Tonkotsu Ramen at Ichiran


Japan is a land of many things, but the reason I’ve come here is for the food. The goal is too eat as much and as often as possible. Once I landed, it came as no surprise that I started with ramen. This quintessential staple meal in Japanese cuisine, may be one of its best. In the U.S ramen is not much more nuanced than a few flavors and different types of noodles, but in Japan, there are too many to count.

While staying in Shibuya, I made my way to one of the most popular ramen restaurants, Ichiran. Maybe a tourist spot too. Ichiran will soon, if it hasn’t already begun to break ground in New York City. Many ramen restaurants like Ichiran are run by vending machines and minimal staff. For foreigners, it’s not the easiest way to eat, but it’s the most efficient.


I went to one of the two locations in Shibuya, and once you get there, you’re met by the vending machine. The way it works is you put your money in (No credit cards), pick your food, then hit the “change” button, grab your ticket, then change. At Ichiran, they have a sheet to fill out for the exact specs of your ramen. Some of the options are: spiciness, doneness of the noodles, heavy broth or light, and etc. I ordered the Tonkotsu Ramen with half boiled egg which came to under ¥1,000 or $8.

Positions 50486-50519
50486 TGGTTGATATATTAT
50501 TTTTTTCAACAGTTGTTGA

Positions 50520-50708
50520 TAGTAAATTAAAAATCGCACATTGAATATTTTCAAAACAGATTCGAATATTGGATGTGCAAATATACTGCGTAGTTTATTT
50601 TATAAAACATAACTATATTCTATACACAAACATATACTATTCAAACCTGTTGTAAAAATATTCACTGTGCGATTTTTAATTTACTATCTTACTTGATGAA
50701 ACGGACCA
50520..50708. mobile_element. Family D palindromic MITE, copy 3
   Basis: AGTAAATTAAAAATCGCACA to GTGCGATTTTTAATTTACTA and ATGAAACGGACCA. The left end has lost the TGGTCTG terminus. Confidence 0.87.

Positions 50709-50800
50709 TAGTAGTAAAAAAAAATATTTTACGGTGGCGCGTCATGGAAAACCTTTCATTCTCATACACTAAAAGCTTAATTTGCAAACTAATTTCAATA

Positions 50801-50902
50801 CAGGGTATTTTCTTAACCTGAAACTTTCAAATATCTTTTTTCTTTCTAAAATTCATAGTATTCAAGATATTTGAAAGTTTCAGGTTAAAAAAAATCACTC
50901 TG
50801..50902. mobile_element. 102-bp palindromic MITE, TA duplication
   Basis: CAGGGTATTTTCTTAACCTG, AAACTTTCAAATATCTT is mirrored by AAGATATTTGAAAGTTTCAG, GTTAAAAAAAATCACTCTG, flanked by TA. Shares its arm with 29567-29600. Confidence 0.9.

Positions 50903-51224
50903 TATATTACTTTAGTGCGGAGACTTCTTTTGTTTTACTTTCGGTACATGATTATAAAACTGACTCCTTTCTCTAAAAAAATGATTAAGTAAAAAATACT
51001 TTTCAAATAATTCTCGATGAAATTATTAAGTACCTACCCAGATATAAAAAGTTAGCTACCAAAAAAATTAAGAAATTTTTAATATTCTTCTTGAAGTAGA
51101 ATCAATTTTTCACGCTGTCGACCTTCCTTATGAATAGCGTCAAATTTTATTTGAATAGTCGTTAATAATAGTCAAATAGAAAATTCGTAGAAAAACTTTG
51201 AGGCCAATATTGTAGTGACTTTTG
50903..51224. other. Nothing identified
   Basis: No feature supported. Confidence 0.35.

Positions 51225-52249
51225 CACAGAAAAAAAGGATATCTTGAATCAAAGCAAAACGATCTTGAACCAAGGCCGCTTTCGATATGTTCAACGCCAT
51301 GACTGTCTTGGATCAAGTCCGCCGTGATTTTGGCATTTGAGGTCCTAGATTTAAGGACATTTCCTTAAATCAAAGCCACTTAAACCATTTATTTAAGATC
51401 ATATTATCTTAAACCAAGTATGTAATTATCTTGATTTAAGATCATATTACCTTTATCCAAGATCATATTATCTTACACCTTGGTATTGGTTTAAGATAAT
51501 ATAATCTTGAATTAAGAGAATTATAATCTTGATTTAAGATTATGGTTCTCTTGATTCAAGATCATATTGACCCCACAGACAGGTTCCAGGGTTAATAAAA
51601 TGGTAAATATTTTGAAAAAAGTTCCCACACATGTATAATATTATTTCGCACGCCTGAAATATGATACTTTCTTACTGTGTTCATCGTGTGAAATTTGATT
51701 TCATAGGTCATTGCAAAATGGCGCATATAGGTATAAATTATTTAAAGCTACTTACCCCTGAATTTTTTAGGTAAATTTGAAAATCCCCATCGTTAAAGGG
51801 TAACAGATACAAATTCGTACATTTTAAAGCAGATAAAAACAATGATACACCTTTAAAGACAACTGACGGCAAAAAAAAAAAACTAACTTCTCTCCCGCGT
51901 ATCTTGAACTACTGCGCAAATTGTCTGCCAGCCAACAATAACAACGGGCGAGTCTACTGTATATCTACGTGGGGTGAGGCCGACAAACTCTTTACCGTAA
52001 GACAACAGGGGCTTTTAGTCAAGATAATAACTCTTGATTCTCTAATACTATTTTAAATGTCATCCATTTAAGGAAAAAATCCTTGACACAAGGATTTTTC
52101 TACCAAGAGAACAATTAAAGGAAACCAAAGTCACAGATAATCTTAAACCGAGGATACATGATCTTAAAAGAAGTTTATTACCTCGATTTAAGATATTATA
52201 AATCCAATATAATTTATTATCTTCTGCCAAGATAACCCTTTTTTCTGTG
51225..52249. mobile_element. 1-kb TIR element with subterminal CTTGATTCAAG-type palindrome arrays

Once you have your ticket from the vending machine and have filled out the sheet, you’re ushered to the dining area. This looks more like a SAT test site than a place to eat, but works. Everyone has their own cubby and on the other side is someone bringing you your food. They even have a water fountain in your cubby. Efficient, if not lonely. We’ll see if this system works outside of Japan.

The ramen at Ichiran is Tonkotsu style which is a pork bone based broth. Ichiran uses homemade noodles, makes their own red spicy sauce, and carefully selects their water. This isn’t Instant Ramen. The smell of the broth is intoxicating, it’s not salty or “heavy” that is often too intense to stand for a while. The broth (Mine was medium richness) was not oily at all, but light and airy. In the states, ramen places make either too rich or not rich enough broth. The noodles (I ordered “Firm”) were right around al dente and didn’t wilt in time. Every bite was a mix of salty, spicy, and buttery. I can’t tell you if this is the best ramen, but it’s way, way better than anything you can get in the states. Duh. Also, 8 bucks and no tipping culture, make this a really great cheap eats – even if this isn’t considered “Cheap Eats” here (7-11 and Family Mart own that moniker).

Source: Ichiran

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